Fuzzy Knight

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Fuzzy Knight
Fuzzy Knight.jpg
Fuzzy Knight
Born John Forrest Knight
(1901-05-09)May 9, 1901
Fairmont, West Virginia
Died February 23, 1976(1976-02-23) (aged 74)
Woodland Hills, Los Angeles, California
Occupation Actor
Years active 1929-1967

John Forrest "Fuzzy" Knight (May 9, 1901 – February 23, 1976) was an American film and television actor. He was also a singer, especially in his early career. He appeared in more than 180 films between 1929 and 1967, usually as a cowboy hero's comic sidekick.

Biography[edit]

Knight was born in Fairmont, West Virginia the third child and son of James A. and Olive Knight,[1] and attended nearby West Virginia University[2] where he was a cheerleader and law student. He wrote a pep song, "Fight Mountaineers," which is still frequently used by the Mountaineer Marching Band 90 years later. He also wrote the melody for a WVU song entitled "To Thee Our Alma Mater," with words by fellow graduate David A. Christopher. He formed his own band in college and played drums,[3] eventually leaving school to perform in vaudeville and in big bands such as Irving Aaronson's and George Olsen's.[4] Eventually his musical and comedy skills took him to New York, where he appeared in Earl Carroll's Vanities of 1927 and on Broadway in Here's Howe and Ned Wayburn's Gambols.[5] He was billed under his nickname, Fuzzy (given him because of his peculiarly soft voice).[6]

While touring with bands, Knight came to Hollywood and appeared in several musical short films for MGM and Paramount between 1929 and 1932.[7] Mae West gave him his first notable film role in She Done Him Wrong, and he went on to play in hundreds of films over the next 30 years. By the 1940s, he was primarily playing in Western movies and was voted one of the Top Ten Money-Making Stars in Westerns in 1940.[8]

Knight became famous to a new generation when he co-starred as Buster Crabbe's sidekick on the 1955 TV series Captain Gallant of the Foreign Legion.[9] In semi-retirement thereafter, Knight continued to make occasional appearances in films and TV shows through 1967.

He died in his sleep at the Motion Picture Country House and Hospital in Woodland Hills, California, and was survived by his wife, actress Patricia Ryan (née Thelma de Long).[10][11] He was buried in Valhalla Memorial Park Cemetery in Burbank, California. His unmarked grave is next to that of the grave of Slapsie Maxie Rosenbloom, Knight's two-time co-star, who died less than two weeks after Knight.[12]

Selected filmography[edit]

Film
Year Film Role Notes
1933 Her Bodyguard Danny Dare
1935 Home on the Range
1936 The Trail of the Lonesome Pine Tater
Sea Spoilers Hogan
Palm Springs off screen credit
1937 Mountain Music
Courage of the West Hank Givens First of four as the comic sidekick of Bob Baker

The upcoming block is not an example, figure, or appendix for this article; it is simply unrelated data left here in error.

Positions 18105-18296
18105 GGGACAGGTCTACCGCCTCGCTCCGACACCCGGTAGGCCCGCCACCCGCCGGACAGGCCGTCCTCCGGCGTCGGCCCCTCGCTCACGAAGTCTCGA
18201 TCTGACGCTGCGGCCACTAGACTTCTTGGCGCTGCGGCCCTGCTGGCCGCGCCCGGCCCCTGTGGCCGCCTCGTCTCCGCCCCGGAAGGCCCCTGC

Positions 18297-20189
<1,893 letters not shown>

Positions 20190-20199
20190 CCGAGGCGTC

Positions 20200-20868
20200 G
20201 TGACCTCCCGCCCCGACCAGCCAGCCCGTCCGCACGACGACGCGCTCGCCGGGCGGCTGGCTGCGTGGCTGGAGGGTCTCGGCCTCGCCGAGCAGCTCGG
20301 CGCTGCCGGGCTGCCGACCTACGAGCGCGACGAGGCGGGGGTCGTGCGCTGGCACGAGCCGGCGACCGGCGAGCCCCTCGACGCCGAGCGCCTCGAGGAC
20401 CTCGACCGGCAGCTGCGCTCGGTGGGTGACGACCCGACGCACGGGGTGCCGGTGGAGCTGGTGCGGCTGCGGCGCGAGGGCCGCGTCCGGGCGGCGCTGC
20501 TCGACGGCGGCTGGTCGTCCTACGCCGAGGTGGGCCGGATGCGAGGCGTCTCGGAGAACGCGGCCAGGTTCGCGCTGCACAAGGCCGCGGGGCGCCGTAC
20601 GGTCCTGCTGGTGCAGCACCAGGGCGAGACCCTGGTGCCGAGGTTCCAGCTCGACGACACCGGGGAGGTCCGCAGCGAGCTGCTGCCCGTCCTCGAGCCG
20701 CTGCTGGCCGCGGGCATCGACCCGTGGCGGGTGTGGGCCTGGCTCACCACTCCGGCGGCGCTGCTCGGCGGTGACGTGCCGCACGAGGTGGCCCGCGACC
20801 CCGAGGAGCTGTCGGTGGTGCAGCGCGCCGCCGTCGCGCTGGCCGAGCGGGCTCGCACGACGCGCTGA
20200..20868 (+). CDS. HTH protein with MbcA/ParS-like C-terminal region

1938 The Singing Outlaw Longhorn Second with Bob Baker
1939 Oregon Trail as Deadwood
1940 Law and Order Deadwood
1941 Law of the Range Chap
The Shepherd of the Hills Mr. Palestrom
1944 Trigger Trail Echo
1945 Song of the Sarong Pete McGillicutty
Renegades of the Rio Grande Ranger Trigger Bidwell Alternative title: Bank Robbery
1947 The Egg and I Cab Driver
1949 Rimfire Porky Hodges
1951 Skipalong Rosenbloom Sneaky Pete Alternative title: Square Shooter
1952 Night Raiders Tex
Rodeo Jazbo Davis
1966 Waco Telegraph Operator Uncredited
Television
Year Title Role Notes
1950–1951 The Gene Autry Show Sagebrush - Sidekick 4 episodes
1955–1957 Captain Gallant of the Foreign Legion Pvt. Fuzzy Knight 33 episodes
1959 The Man and the Challenge Burro Charlie 1 episode
1960 Outlaws Isaac Miller 1 episode
1962 The Tall Man Johnny Red "Trial by Fury"
The Joey Bishop Show Charles Porter 2 episodes

References[edit]

  1. ^ United States Federal Census 1920; Fairmont Ward 8, Marion, West Virginia; Roll: T625_1961; Page: 12B; Enumeration District: 27; Image: 1015.
  2. ^ Corneau, Ernest. Hall of Fame of Western Film Stars. Christopher Publishing, 1969, p. 235
  3. ^ Corneau, Ernest. Hall of Fame of Western Film Stars. Christopher Publishing, 1969, p. 235
  4. ^ Fuzzy Knight obituary, Variety, March 3, 1976
  5. ^ Internet Broadway Database http://ibdb.com/person.php?id=67987
  6. ^ Corneau, Ernest. Hall of Fame of Western Film Stars. Christopher Publishing, 1969, p. 236
  7. ^ Fuzzy Knight obituary, Variety, March 3, 1976
  8. ^ Corneau, Ernest. Hall of Fame of Western Film Stars. Christopher Publishing, 1969, p. 236
  9. ^ Corneau, Ernest. Hall of Fame of Western Film Stars. Christopher Publishing, 1969, p. 236
  10. ^ Fuzzy Knight obituary, Variety, March 3, 1976
  11. ^ Corneau, Ernest. Hall of Fame of Western Film Stars. Christopher Publishing, 1969, p. 236
  12. ^ http://www.findagrave.com/cgi-bin/fg.cgi?page=pv&GRid=6725725&PIpi=3758001

External links[edit]